Agency: Bartle Bogle Hegarty
brandrepublic.com, Friday, 20 September 2002 04:00PM
As 'Absolutely Fabulous's Eddie might say "Fabulous, dahhhhling!", but not any longer. According to the restaurant guide Zagat, The Ivy -- long-time host of celebrity diners from Noel Coward to Tara Palmer-Tomkinson, not to mentioned adland's own luvvies -- is no longer London's top restaurant. After four years in the top position, Zagat now says: "The good food is foiled by the starstruck staff." Its coveted position has been taken by the modern Japanese restaurant Nobu, for its "amazing atmosphere" and people-spotting opportunities.
Meanwhile, Sir Terence Conran is shaking off the damning words of another restaurant guide, Hardens, to open a new super-restaurant, this time in Canary Wharf. It is part of a new development in the Docklands, which also includes a Waitrose and a Reebok-branded gym. Harden's described Conran's chain of restaurants, which includes Mezzo and Quaglino's, as being fit only for "hen nights or suburban coach parties".
Taking a leaf out of Burberry's book, Pringle sought to broaden its appeal with a new collection on show during London Fashion Week. It was the first show that the label -- famous for producing sweaters sported by the notoriously unfashionable golfing brigade -- had held for fifty years. The show featured Pringle's trademark diamond patterns on new items including briefs and boob-tubes, and daringly low-cut twinsets and pearls. However, the show honoured one tradition, being hosted as a tea-party.
Silver Cross, the posh pram producer, has gone bust for the second time in two years. The pram maker, which produces what have been described as the Rolls-Royce of prams, has had celebrity parents including Madonna and Victoria and David Beckham pushing their offspring around in the carriages. However, financial "irregularities" to the tune of £3m have been discovered at the firm, and the auditors Deloitte & Touche have now been called in.
Harvey Nichols customers know all about the whims of fashion, so none could be surprised at this week's news that the company will be delisted. It seems the department store chain, which just opened a new branch in Edinburgh, has seen its shares fall out of fashion, and Dickson Poon, who owns 51% of shares in the company, has launched a bid to buy back the rest of the stock.
But it wasn't all about the luxury brand this week. McDonald's made its usual appearance in the media all over the world. In the UK, it was announced that police will be given discounted or free meals at the burger chain, as part of a programme of incentives to get bobbies back on the beat. In Canada, McDonald's faced a class action lawsuit over claims that it "knowingly withheld high-level prize contest pieces from McDonald's restaurants in Canada from 1995 to 2001". Promotions such as Monopoly and McDonald's NHL Muppet Mania were the subject of the claim.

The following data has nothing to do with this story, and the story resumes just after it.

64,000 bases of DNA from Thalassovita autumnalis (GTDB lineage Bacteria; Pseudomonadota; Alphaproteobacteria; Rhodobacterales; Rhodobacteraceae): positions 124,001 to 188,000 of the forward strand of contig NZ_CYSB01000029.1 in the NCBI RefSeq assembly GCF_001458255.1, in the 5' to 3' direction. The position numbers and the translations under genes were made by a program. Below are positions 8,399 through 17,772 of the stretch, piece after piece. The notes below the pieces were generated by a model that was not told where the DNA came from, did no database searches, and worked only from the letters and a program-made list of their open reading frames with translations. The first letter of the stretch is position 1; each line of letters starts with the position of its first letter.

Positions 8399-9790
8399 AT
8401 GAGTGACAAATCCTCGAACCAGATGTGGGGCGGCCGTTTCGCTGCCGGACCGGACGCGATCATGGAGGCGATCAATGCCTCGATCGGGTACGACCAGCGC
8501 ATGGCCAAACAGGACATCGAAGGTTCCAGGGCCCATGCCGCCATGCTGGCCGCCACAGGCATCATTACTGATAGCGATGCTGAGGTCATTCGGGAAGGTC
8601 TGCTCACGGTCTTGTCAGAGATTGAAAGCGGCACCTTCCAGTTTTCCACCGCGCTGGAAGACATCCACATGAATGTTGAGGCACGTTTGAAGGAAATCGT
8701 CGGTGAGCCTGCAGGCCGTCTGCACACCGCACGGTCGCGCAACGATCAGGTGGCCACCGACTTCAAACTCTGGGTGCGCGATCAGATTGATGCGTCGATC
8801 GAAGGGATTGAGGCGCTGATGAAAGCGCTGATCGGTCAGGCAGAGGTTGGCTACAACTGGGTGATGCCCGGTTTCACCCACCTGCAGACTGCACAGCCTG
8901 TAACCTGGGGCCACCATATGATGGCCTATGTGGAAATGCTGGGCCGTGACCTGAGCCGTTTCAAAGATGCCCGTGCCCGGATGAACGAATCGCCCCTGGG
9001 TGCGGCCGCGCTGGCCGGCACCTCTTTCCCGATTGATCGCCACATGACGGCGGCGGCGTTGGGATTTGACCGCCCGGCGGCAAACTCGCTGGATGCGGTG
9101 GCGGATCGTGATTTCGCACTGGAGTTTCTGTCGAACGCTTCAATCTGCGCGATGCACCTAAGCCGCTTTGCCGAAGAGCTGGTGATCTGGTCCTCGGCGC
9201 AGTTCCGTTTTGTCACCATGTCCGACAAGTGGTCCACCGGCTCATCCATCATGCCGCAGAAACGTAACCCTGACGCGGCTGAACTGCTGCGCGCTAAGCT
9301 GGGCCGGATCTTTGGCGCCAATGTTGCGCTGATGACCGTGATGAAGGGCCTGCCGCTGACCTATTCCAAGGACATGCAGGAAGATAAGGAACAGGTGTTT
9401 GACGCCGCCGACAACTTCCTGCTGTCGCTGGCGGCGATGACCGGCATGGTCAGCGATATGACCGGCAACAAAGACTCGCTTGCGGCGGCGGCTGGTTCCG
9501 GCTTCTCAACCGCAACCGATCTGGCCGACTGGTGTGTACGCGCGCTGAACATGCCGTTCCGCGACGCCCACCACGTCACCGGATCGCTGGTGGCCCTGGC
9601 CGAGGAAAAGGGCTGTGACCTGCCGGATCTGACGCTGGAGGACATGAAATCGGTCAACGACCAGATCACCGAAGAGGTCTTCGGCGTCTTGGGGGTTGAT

The company was also forced to recall 100,000 "bobble head" NFL figurines in the US, after it was revealed that the paint used on the two models contained lead, which could poison children if ingested over a long period of time.
In the budget airline world, Ryanair stole the headlines from its bigger rival British Airways, when it announced it was giving away 1m seats over the next three months, on the same day as BA launched a massive advertising campaign bragging of its low prices.
More Irish brand news: Guinness may have spent millions of pounds on ads telling us "good things come to those who wait", but nonetheless it is going ahead with its FastPour pint.
FastPour is a new system that claims to be able to deliver the perfect pint of Guinness in 25 seconds, as opposed to the usual 119 seconds. It will go on trial in 35 pubs in London (where, presumably, drinkers have less time to stand about waiting for a pint to settle). It has already been criticised by the Campaign for Real Ale, which said that Guinness was giving in to the "rush rush rush society".
People power proved too much for big corporations this week, as the Hershey Trust Company abandoned its bid to sell Hershey Foods, the US chocolate company. Hershey, based in the town of Hershey, Pennsylvania and founded by Milton Hershey, is now safe from being swallowed up by other confectionery companies, such as Wrigley's, Cadbury and Nestle -- but for how long that remains the case is anyone's guess.
Vodafone may have a carefully honed public relations strategy but this week, it chose to take a leaf from the "that'll learn 'em" school by threatening to quit the country if the press continues to criticise the company.
Sir Christopher Gent has taken some considerable stick in the press about the size of his pay package and bonuses, and is now threatening to quit and move to the US. In an interview, Lord MacLaurin, chairman of Vodafone, said: "If this sort of thing goes on he might think, 'well, I've had enough of it. I'm going to work in America'. He could go and work in America tomorrow and earn 10 times what he's earning here."
All the nasty journalists who have said bad things about Vodafone have been warned.
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